MARDAN, Pakistan — The dank and shadowed hallways of the Mardan Tuberculosis Hospital, crumbling relic of another age, were transformed here on Wednesday into a clinic of a more modern sort, when the refugees of nearby battles came streaming in the whole day.
Hundreds first, then, thousands; tattered, woebegone, well dressed. They piled into the hospital courtyard, then into the hospital itself, moving down the hallways, sitting on the floors. It was mostly men who came but women did, too, nearly all of them lost and bewildered and wondering what fate awaited them.
"Reza Mohammed, mother of five," said a voice behind a burqa; she was seated on the floor. She was offering her government identification card to an official in a chair. The hallway was dark without electricity. "We came six days ago. Please take down my name."
The refugees like Mohammed are fleeing the battles that are now unfolding across a 50-mile arc northwest of the Pakistani capital, where the army launched air and ground attacks Wednesday against up to 7,000 entrenched Taliban militants.
The men and women who gathered at the hospital said they were fleeing fighting in Dir, Buner and Swat, the three mountainous districts where the Pakistan army has chosen to confront the militants.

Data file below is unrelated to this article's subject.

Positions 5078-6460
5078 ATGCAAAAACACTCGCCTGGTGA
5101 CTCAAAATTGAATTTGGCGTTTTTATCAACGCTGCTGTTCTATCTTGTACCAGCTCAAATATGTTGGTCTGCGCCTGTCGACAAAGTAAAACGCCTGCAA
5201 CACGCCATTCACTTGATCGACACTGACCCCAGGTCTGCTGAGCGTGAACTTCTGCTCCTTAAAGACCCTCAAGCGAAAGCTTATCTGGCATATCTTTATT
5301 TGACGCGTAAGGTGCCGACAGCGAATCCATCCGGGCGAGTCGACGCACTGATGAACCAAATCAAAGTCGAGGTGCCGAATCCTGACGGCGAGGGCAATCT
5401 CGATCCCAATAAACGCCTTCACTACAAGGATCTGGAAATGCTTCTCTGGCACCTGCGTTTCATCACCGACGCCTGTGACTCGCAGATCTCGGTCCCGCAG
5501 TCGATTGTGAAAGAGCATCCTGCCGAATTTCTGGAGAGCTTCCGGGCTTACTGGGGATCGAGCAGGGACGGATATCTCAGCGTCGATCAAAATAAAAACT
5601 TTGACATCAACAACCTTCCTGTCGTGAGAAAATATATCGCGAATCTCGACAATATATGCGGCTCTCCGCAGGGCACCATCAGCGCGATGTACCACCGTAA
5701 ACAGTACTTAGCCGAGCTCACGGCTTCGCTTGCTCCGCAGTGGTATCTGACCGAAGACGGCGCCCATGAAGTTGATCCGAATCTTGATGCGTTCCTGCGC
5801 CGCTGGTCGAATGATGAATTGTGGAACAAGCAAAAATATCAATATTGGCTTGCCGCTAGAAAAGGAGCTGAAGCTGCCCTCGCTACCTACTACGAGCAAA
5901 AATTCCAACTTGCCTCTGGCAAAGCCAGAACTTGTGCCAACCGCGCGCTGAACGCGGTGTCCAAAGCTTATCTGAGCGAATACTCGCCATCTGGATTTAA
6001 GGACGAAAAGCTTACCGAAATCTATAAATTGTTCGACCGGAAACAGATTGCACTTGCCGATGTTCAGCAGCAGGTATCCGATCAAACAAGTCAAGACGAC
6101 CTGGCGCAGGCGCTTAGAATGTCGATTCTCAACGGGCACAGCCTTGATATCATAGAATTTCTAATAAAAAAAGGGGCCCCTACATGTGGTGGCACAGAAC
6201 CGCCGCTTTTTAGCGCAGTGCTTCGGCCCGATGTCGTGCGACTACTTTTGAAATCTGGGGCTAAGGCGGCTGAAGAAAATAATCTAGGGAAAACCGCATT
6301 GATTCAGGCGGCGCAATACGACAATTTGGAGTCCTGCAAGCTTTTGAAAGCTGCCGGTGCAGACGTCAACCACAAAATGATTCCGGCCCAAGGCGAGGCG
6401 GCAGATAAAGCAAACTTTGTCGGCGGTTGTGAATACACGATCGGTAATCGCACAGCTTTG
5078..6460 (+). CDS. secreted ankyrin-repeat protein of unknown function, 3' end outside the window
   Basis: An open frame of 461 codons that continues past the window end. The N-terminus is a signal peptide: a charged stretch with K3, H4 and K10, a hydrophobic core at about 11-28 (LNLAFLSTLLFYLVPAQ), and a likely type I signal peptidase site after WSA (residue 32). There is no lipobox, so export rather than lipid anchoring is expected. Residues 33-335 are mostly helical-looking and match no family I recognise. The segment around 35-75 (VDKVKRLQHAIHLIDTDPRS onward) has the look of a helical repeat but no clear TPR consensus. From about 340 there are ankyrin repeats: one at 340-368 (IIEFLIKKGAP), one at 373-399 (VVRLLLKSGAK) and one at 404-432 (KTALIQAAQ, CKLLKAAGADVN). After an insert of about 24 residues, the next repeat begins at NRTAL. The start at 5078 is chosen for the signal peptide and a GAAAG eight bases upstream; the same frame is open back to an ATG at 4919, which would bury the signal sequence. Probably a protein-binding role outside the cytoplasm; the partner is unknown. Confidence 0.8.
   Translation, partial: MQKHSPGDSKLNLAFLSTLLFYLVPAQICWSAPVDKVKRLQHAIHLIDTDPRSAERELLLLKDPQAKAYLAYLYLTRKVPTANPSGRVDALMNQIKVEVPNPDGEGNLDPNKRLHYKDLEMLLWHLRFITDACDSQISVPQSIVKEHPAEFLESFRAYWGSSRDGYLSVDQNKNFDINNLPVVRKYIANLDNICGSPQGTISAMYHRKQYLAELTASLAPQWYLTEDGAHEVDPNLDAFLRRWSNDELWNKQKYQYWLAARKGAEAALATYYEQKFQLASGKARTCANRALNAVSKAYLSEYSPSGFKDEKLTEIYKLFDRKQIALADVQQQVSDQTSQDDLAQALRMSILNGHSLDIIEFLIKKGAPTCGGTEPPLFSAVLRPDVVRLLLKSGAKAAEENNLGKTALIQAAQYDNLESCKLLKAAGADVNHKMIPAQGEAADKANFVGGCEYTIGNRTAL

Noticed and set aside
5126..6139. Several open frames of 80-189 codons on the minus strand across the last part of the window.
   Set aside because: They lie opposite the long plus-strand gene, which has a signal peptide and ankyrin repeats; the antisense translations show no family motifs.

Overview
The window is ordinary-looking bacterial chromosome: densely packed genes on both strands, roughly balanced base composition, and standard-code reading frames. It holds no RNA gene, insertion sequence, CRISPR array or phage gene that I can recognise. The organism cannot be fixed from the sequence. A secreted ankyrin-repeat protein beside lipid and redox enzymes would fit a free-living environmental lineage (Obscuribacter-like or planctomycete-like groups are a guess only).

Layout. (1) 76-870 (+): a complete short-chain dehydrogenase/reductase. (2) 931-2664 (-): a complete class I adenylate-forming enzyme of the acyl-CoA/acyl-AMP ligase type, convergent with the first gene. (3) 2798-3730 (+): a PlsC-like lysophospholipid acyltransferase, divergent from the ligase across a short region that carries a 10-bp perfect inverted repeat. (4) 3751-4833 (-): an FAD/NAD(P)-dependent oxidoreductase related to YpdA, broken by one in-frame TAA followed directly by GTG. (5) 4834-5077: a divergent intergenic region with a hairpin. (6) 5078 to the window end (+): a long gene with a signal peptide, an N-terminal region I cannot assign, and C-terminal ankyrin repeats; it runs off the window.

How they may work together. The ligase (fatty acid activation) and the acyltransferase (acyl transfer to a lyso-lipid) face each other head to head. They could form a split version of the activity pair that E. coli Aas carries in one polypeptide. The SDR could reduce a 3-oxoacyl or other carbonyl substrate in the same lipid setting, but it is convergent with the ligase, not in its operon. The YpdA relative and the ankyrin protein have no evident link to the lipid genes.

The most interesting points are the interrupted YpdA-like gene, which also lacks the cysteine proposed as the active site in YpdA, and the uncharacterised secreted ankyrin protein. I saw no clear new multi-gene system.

Government officials here say that about 40,000 people have already left and that a half million might ultimately be forced to run. That day seemed to come closer Wednesday. The Pakistan army reported fighting the Taliban in two places; in Swat, where they claimed to have killed 35 militants, and in Buner, where they said they killed 27. Those reports could not be independently verified, in part because the government has banned reporters from the area.
The Mardan Tuberculosis Hospital, built by Danish missionaries in 1907, was besieged by the refugees early on Wednesday when government officials declared it a place where refugees could sign up for food and other help. By late afternoon more than 2,000 people had passed through.
But the needs seemed far greater than that, and encompassing far more than just bags of wheat and cans of cooking oil. More than 22,000 refugees have asked for help in Mardan alone, and most of them in the past 10 days. Watching the crowds swell, it was not difficult to imagine the problem growing worse, quickly, should the fighting intensify.
"We are overwhelmed here," said Amir Zeb, the director of the hospital. Zeb said the Pakistani government was dispatching a group of employees from the Education Department to pitch in, and that the U.N. High Commission on Refugees was also sending a team. For the moment, he and his tiny staff were all but alone.